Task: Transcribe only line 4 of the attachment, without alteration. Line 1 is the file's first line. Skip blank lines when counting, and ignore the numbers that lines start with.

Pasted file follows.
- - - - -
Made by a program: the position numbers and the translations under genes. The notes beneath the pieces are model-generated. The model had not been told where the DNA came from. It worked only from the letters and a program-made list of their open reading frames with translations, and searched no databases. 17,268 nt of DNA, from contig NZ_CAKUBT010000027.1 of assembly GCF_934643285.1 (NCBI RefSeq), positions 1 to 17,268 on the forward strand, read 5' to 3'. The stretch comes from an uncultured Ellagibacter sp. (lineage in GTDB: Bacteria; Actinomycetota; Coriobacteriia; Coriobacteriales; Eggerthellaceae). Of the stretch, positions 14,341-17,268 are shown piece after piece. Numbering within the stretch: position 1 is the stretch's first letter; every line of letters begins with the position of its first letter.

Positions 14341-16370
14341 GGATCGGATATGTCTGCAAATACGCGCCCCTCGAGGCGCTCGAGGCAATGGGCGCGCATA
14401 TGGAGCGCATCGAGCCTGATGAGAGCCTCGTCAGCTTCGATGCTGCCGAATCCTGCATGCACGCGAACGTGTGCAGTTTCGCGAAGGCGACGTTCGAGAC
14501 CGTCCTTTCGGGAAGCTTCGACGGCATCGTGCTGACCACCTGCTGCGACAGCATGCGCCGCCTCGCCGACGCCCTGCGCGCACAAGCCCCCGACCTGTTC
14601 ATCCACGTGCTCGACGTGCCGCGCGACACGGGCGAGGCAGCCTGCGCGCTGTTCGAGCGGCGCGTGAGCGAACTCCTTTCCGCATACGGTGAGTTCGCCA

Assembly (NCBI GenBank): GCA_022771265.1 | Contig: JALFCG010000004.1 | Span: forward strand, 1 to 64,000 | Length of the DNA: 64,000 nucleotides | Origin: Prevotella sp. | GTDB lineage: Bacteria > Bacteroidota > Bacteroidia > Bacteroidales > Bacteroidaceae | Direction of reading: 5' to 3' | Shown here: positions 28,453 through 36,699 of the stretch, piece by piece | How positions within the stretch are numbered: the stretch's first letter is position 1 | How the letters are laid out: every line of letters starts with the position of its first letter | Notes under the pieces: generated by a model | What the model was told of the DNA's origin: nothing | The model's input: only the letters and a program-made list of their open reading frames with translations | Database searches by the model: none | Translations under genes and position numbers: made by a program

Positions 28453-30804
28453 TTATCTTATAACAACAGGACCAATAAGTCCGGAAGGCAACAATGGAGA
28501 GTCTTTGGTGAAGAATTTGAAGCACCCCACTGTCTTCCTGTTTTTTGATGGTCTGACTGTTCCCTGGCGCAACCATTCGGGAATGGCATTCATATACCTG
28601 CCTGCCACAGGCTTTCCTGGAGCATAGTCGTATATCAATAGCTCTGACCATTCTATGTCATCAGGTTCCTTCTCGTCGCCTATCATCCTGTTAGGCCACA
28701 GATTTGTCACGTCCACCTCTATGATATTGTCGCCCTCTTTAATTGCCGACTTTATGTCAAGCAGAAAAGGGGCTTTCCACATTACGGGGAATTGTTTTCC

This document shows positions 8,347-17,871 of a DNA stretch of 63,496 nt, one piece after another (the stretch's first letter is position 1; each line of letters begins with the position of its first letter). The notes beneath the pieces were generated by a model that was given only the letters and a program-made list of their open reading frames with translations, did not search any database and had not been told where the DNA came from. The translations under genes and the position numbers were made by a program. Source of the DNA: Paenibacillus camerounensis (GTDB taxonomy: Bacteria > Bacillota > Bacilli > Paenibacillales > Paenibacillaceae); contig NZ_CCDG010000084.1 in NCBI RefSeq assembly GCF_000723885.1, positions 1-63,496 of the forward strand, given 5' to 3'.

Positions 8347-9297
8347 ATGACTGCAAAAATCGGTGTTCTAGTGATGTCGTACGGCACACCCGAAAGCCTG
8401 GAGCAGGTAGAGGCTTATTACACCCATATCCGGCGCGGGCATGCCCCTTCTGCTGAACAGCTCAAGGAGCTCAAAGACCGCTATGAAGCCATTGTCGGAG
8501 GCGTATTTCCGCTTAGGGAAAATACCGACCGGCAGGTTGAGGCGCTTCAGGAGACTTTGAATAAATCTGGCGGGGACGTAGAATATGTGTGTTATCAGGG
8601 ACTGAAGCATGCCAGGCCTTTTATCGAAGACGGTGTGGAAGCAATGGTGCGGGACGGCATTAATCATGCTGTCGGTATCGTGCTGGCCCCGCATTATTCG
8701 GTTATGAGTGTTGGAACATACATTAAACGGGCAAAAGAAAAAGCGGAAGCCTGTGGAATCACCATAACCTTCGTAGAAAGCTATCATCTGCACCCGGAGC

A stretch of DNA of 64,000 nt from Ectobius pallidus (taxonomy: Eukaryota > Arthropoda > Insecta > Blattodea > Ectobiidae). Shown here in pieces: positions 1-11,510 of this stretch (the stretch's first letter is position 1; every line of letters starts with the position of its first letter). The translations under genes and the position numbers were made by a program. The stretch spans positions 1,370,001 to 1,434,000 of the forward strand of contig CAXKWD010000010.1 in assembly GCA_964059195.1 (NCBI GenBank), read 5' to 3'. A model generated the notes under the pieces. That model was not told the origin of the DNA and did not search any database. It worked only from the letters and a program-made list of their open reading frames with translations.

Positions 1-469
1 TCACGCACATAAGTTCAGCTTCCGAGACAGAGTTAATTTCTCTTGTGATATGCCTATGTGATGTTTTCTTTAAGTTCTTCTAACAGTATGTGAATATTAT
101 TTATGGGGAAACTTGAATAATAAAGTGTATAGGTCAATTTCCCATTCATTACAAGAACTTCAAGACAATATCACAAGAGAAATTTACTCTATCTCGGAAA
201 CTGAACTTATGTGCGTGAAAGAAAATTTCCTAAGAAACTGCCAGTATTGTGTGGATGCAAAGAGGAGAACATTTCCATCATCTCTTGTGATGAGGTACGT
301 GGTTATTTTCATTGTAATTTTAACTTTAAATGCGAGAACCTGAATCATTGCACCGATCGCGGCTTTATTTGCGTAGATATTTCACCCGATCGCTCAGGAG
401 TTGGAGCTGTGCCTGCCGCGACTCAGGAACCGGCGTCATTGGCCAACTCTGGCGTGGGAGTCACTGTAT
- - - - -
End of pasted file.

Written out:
14401 TGGAGCGCATCGAGCCTGATGAGAGCCTCGTCAGCTTCGATGCTGCCGAATCCTGCATGCACGCGAACGTGTGCAGTTTCGCGAAGGCGACGTTCGAGAC